$$f = G\frac{mM}{b^2+4r^2}\cdot\frac{b}{\sqrt{b^2+4r^2}}= G\frac{mM}{b^2}\cdot\frac{b^3}{(b^2+4r^2)^{3/2}}=F_0\cdot \beta,$$

where $\beta\equiv b^3/(b^2+4r^2)^{3/2}$. The total force on each of the small balls are thus $F' = F_0-f = F_0(1-\beta)$. By comparing with equation \eqref{eq:grav_const}, we a corrected expression for the gravitational constant,

\begin{equation} G = \frac{1}{1-\beta}\cdot\frac{\pi^2b^2rS}{T^2LM}. \label{eq:grav_const_corr} \end{equation}

$L$, $M$, $b$ and $r$ is found by measuring on the apparatus used in the experiment. The measured quantities corresponding to the data used in this notebook are defined in the following code snippet.

We store these quantities as arrays of length 2, with the first position being the value and the second position being the uncertainty.

In [7]:

```
b = [0.042, 0.001 ] # m
r = [0.050, 0.0001] # m
L = [2.265, 0.01 ] # m
M = [1.493, 0.002 ] # kg
```

In addition, we need to extract the difference in equilibrium positions $S=|S_{01}-S_{02}|$ and the period $T$ from the curve fit performed earlier.

We can extract $T_1$, $T_2$, $S_{01}$ and $S_{02}$ and their standard deviations (uncertainties) from *params1*, *err1*, *params2* and *err2*. The period is given by $T_i=2\pi/\omega_i$, and their uncertainties are related by $\Delta T/T = \delta \omega/\omega\Rightarrow \Delta T = \Delta\omega\cdot2\pi/\omega^2$.

In [8]:

```
S01 = (params1[0], err1[0])
S02 = (params2[0], err2[0])
print("S01 = ( %.4f ± %.5f ) mm"%(S01))
print("S02 = ( %.4f ± %.5f ) mm"%(S02))
T1 = (2*np.pi/params1[3], 2*np.pi/params1[3]**2*err1[3])
T2 = (2*np.pi/params2[3], 2*np.pi/params2[3]**2*err1[3])
print("T1 = ( %.2f ± %.2f ) s"%(T1))
print("T2 = ( %.2f ± %.2f ) s"%(T2))
```

The physical setup is the same in position 1 and position 2, and we would therefore expect that $T_1\approx T_2$. Note however that the estimated values of $T_1$ and $T_2$ differs by almost 15 seconds. This indicates that the uncertainty in the period is larger than the standard deviation in the fit. We will therefore use $$T = (T_1+T_2)/2, \qquad\Delta T = |T_2-T_1|/2,$$ as the period of the oscillations and its uncertainty.

The only error estimate we have for the equilibrium positions $S_{01}$ and $S_{02}$ are the standard deviation from the fit. We will therefore use $$S = |S_{02} - S_{01}|,\qquad \Delta S = \sqrt{\Delta S_{01}^2 + \Delta S_{01}^2}.$$

Note that we have not taken errors in the measurements into count. Better results for the uncertainties is obtained if the experiment is repeated.

In [9]:

```
S = (abs(S01[0] - S02[0]), (S01[1]**2 + S02[1]**2)**.5)
print("S = ( %.2e ± %.1e ) mm"%(S))
T = ((T1[0] + T2[0])/2, abs(T1[0] - T2[0])/2)
print("T = ( %.2f ± %.2f ) s"%(T))
```

We now insert these quantaties into equation \eqref{eq:grav_const_corr} in order to estimate the gravitational constant $G$.

In [10]:

```
beta = b[0]**3*(b[0]**2+4*r[0]**2)**(-3/2.)
G = 1/(1 - beta)*np.pi**2*b[0]**2*r[0]*S[0]/(T[0]**2*L[0]*M[0])
print("G = %.2e m^3/(kg s^2)"%(G))
```

This is in the same order of magnitude as the recommended value from CODATA $(6.674 08 \pm 0.000 31)\cdot 10^{-11} \text{Nm$^2$/kg$^2$}$. The gravitational constant is quite difficult to measure and the experiment is influenced by many systematic errors [5]. Moreover, the measurement was conducted during a laboratory session in a room full of people. This is not ideal conditions!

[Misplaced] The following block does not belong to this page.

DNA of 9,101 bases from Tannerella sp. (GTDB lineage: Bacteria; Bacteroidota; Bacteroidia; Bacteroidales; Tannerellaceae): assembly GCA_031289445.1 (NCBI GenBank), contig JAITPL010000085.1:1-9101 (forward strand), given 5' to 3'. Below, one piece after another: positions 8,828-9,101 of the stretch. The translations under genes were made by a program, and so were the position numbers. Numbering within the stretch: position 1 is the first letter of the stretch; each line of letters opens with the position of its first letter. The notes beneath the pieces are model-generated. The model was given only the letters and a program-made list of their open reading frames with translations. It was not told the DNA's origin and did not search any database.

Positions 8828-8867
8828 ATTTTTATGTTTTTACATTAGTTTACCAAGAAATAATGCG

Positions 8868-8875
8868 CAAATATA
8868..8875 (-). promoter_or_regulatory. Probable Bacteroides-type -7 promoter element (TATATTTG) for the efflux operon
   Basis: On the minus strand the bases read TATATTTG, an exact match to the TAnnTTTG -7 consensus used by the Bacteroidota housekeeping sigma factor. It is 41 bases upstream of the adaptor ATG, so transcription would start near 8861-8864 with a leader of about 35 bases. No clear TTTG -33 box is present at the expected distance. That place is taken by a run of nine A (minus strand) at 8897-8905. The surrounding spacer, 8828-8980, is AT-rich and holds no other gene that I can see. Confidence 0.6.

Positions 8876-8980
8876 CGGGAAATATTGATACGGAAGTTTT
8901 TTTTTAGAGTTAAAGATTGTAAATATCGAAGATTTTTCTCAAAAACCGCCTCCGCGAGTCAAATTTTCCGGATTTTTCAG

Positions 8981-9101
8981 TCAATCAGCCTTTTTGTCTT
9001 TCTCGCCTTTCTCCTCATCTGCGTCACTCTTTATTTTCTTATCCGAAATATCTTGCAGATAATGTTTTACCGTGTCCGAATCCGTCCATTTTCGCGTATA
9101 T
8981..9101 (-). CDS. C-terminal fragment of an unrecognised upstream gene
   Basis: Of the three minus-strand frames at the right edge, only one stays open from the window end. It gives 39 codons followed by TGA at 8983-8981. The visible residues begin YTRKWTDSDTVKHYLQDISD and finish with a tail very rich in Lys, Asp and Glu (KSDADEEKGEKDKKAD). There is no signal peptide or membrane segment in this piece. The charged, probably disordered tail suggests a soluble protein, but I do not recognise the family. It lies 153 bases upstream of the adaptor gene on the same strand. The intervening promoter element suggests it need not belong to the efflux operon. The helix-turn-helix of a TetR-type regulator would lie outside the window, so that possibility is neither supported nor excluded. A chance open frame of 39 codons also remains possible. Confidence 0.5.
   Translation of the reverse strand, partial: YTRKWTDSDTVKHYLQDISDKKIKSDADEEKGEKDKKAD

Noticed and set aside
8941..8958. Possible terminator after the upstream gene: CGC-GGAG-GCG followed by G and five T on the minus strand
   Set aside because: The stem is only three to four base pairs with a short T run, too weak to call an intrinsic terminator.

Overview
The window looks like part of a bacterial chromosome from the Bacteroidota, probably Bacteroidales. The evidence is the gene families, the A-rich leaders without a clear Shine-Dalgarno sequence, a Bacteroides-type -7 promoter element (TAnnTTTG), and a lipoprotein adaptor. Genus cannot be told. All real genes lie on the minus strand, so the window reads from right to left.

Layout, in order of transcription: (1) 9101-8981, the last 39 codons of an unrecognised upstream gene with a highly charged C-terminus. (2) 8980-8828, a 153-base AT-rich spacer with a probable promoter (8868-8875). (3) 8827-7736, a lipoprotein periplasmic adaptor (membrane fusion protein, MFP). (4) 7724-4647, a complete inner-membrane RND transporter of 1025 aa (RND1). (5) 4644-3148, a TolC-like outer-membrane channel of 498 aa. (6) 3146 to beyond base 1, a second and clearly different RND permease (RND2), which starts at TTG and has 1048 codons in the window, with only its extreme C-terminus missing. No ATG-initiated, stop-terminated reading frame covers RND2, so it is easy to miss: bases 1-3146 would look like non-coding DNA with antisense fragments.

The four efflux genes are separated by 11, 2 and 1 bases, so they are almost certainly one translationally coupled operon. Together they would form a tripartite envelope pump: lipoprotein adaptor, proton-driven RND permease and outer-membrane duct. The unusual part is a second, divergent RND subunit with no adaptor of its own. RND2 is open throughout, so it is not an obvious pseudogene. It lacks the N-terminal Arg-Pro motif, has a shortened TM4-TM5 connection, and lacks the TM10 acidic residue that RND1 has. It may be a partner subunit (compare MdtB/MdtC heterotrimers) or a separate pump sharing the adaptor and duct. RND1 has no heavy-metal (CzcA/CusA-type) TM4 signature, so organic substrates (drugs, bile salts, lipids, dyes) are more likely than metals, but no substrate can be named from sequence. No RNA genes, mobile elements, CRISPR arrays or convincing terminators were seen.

Since we have acquired the uncertainty in all the quantities used in equation \eqref{eq:grav_const_corr}, we can also compute the uncertainty in $G$. This is left as an exercise for the reader (exercise 4 and 5).

There are several exercises in the Laboratory Manual (ref. [3]). Check them out!

- How can we proceed without the approximation $S/L=\tan\theta\approx \theta$? What additional information is needed?
*Hint. Take a close look at figure 1. The angle between the ruler and the laser beam is in fact not known!* - Use the result to check if the approximation $\sqrt{\omega_0^2-\alpha^2}\approx \omega_0$ is valid.
- Find an expression for the torsion constant in equation \eqref{eq:torsion_const} without the approximation in exercise 3.
*Hint. Assume that information about the small lead balls are known.* - By only looking at equation \eqref{eq:grav_const}, which quantities are most important to measure precisely (which causes the largest error in the final expression)?
- Use the uncertainties $\Delta b$, $\Delta T$, $\Delta S$, $\Delta r$, $\Delta L$ and $\Delta M$ and equation \eqref{eq:grav_const} to find an uncertainty in the estimated value for the gravitational constant $\Delta G$.
*Hint. Use a formula for error propagation*

[1] Mohr, Peter J., Newell, David B. & Taylor, Barry N. (2016). CODATA recommended values of the fundamental physical constants: 2014. Rev. Mod. Phys., 88, 035009. See http://www.codata.org/.

[2] Cavendish, Henry. Philosophical Transactions 17, 469 (1798). *Note that the goal of the original experiment was to measure the density of the Earth. However, one can express his result in terms of the gravitational constant.*

[3] Herland, Egil V., Sperstad, Iver B., Gjerden, Knut, et al.: Laboratorium i emne FY1001 mekanisk fysikk. NTNU 2016. URL: http://home.phys.ntnu.no/brukdef/undervisning/fy1001_lab/KompendiumMaster.pdf

[4] Hyperphysics.phy-astr.gsu.edu: Damped Harmonic Oscillator [Online]. http://hyperphysics.phy-astr.gsu.edu/hbase/oscda.html [retrieved Sep. 2017]

[5] Cross, William D. Systematic Error Sources in a Measurement of G using a Cryogenic Torsion Pendulum. University of California 2009. URL: http://www.physics.uci.edu/gravity/papers/WDCross%20thesis.pdf